In the futures market, the terminal rate, or end point for Fed rate hikes, fell to 4.88% just after the 8:30 a.m. ET release of the consumer price index, according to BMO. It had been priced at 5.07% just before the report. The CPI showed core inflation rising at a pace of 0.3%, versus estimates for 0.5%.

“Now the question is what we hear from the Fed. That will determine how far the rally can extend. A single data point is not enough to make that assertion entirely, but it adds to that case [for peak inflation],” said Ben Jeffery at BMO. The 10-year yield has slid to 3.92%. Jeffery noted it held the key 3.89% level, and the next target on downside would be 3.75%.

Patti Domm

VIX falls to lowest level in almost 2 months

A measure of fear in stocks just fell to the lowest level in almost two months after the inflation report showed signs of peak price pressures.

The Cboe Volatility Index, known as the VIX, dropped 2.4 points to 23.7, hitting the lowest level since September.  The VIX, which tracks the 30-day implied volatility of the S&P 500, had traded above the 30 threshold for the most of October. The index looks at prices of options on the S&P 500 to track the level of fear on Wall Street.

S&P 500 has likely bottomed if inflation peaks, Clocktower Group strategists say

If the consumer price index truly did peak, that could mean good news for the stock market, according to Clocktower Group.

October’s CPI data showed inflation did not rise year over year for a fourth month.

It was up 7.7% compared with a year ago in October, which is down from 8.2% year-over-year growth seen in August and September and 8.5% seen in July. It last rose in June, when the year-over-year growth rate hit a high of 9%.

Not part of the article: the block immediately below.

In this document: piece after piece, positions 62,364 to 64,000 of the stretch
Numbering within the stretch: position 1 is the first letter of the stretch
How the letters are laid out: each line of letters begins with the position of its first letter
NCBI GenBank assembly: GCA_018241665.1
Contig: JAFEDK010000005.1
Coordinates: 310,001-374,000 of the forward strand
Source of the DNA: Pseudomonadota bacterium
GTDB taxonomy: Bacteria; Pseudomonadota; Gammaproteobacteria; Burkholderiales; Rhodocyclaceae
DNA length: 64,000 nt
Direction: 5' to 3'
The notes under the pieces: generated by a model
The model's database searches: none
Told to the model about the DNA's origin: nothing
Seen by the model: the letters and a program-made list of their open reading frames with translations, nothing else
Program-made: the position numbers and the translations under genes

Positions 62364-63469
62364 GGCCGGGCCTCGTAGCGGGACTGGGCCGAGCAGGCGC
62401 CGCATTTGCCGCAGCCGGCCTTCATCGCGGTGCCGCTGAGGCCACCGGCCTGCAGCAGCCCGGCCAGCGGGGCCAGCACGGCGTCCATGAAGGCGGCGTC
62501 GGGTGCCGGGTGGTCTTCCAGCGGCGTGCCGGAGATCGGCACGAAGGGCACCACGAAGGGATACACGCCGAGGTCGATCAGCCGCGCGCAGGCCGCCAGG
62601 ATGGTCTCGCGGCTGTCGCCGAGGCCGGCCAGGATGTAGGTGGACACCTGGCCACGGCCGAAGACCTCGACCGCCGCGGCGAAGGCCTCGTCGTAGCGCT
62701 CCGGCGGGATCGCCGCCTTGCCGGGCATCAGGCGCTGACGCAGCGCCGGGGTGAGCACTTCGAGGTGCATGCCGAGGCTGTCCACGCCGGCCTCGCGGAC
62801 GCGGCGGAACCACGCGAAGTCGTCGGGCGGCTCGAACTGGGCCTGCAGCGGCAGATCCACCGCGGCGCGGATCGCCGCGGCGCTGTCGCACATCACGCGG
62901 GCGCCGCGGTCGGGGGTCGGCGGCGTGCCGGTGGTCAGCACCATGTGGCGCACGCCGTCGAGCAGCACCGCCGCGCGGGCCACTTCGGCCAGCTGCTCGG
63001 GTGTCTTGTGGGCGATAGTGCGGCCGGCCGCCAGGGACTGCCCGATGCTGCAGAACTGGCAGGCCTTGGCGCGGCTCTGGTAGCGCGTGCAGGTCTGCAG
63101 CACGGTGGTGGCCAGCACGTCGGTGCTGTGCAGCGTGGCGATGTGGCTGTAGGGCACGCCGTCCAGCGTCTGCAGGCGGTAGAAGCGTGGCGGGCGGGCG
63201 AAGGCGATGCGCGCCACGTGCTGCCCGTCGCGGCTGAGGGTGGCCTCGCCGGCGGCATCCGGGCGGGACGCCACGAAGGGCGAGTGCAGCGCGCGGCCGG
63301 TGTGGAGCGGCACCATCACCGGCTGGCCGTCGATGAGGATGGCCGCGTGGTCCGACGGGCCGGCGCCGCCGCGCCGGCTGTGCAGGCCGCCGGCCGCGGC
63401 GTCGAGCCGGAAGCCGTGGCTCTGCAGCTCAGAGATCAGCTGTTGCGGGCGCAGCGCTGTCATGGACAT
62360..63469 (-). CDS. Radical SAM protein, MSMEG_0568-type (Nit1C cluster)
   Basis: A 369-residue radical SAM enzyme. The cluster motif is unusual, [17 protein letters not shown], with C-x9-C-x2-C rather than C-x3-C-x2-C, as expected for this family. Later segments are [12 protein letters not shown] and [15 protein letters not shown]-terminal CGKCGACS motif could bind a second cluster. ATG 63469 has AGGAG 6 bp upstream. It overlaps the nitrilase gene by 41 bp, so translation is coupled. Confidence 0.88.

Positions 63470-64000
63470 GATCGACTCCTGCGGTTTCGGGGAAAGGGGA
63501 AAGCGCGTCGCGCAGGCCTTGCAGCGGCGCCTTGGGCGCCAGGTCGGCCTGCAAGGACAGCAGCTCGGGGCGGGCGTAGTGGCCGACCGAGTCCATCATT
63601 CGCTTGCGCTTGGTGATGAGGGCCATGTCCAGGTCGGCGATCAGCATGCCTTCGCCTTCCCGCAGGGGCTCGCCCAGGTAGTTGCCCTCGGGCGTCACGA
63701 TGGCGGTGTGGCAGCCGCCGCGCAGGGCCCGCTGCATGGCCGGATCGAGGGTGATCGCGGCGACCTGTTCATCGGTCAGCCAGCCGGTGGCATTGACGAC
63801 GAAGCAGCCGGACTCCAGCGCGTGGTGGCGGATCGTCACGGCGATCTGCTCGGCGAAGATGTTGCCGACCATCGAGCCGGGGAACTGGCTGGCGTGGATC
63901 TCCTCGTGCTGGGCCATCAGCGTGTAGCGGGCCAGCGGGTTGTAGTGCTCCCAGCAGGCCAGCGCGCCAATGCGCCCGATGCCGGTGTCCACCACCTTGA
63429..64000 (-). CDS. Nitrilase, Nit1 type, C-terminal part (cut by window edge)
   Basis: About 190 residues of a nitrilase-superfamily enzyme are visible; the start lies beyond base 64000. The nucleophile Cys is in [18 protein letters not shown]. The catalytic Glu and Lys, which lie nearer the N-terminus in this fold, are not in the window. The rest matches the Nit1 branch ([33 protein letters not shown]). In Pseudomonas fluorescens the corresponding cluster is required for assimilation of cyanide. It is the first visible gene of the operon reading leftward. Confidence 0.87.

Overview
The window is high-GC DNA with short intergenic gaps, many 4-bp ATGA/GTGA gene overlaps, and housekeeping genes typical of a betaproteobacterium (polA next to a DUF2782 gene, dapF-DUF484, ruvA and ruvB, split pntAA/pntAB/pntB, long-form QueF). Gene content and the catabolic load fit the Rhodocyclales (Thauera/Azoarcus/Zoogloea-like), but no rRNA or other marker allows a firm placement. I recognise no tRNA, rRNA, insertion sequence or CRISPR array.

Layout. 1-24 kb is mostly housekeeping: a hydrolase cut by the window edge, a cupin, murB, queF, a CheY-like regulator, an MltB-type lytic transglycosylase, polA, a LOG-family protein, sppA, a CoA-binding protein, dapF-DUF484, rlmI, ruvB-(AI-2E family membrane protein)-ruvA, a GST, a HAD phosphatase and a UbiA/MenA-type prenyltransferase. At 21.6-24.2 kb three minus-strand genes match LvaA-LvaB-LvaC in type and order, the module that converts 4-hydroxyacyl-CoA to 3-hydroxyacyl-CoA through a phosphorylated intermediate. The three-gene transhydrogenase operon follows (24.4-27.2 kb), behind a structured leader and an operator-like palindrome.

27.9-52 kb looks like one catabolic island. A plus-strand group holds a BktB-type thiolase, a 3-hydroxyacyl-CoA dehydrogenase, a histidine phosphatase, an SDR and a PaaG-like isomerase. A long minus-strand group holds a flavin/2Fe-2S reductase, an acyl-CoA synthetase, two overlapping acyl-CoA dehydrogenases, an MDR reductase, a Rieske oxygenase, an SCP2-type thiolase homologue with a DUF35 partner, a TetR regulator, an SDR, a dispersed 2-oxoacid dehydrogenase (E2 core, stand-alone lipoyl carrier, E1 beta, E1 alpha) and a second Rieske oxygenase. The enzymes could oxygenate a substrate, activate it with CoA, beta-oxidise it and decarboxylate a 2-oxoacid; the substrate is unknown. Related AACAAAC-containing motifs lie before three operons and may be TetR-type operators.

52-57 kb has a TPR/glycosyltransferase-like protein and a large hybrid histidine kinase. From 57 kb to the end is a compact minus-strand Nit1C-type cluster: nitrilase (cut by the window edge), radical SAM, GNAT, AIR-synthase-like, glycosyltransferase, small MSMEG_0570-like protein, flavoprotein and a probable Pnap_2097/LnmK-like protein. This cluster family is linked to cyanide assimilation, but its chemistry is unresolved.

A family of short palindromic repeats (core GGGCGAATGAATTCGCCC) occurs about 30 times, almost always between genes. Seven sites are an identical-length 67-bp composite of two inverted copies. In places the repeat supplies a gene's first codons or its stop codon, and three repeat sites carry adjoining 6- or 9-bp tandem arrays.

Clocktower found since 1934, the S&P 500 typically rises as CPI comes off a peak. Strategists at the firm said they believe the market’s bottom is in, but still urged investing with caution.

When predicting the CPI would not rise, the firm pointed to the National Federation of Independent Business survey, which it said is typically a good predictor, showing “absolute destruction” of business confidence.

— Michelle Fox, Alex Harring

Dollar falls more than 1%

The dollar index fell almost 1.2%, in reaction to the lighter-than-expected CPI report. The greenback is now on pace for the fourth negative day in five.

The index is down 1.5% week to date, on track for the biggest weekly decline since early February.

— Yun Li

Jobless claims higher than prior week, estimates

Unemployment claims increased week over week and were high than expected.

There were 225,000 seasonally adjusted jobless claims for the week ending Nov. 5. That level marks a 3.2% increase from the prior week’s 218,000 and came in higher than expectations of 220,000.

Jobless claims for the week also come in higher than the four-week moving average of 218,750.

— Alex Harring

CPI rises less than expected

The U.S. consumer price index — a broad measure of inflation — rose by 0.4% in October from a month ago. On a year-over-year basis, the CPI rose 7.7%.

Economists polled by Dow Jones expected a month-over-month gain of 0.6% and a year-over-year advance of 7.9%.

Excluding volatile food and energy costs, so-called core CPI increased 0.3% for the month and 6.3% on an annual basis, compared to respective estimates of 0.5% and 6.5%.

— Jeff Cox

It’s ‘ironic’ that bitcoin made an all-time closing high one year ago, BTIG says

Bitcoin has “come full circle” after falling to a new bear market low Wednesday exactly one year after posting an all-time closing high, according to BTIG’s Jonathan Krinsky.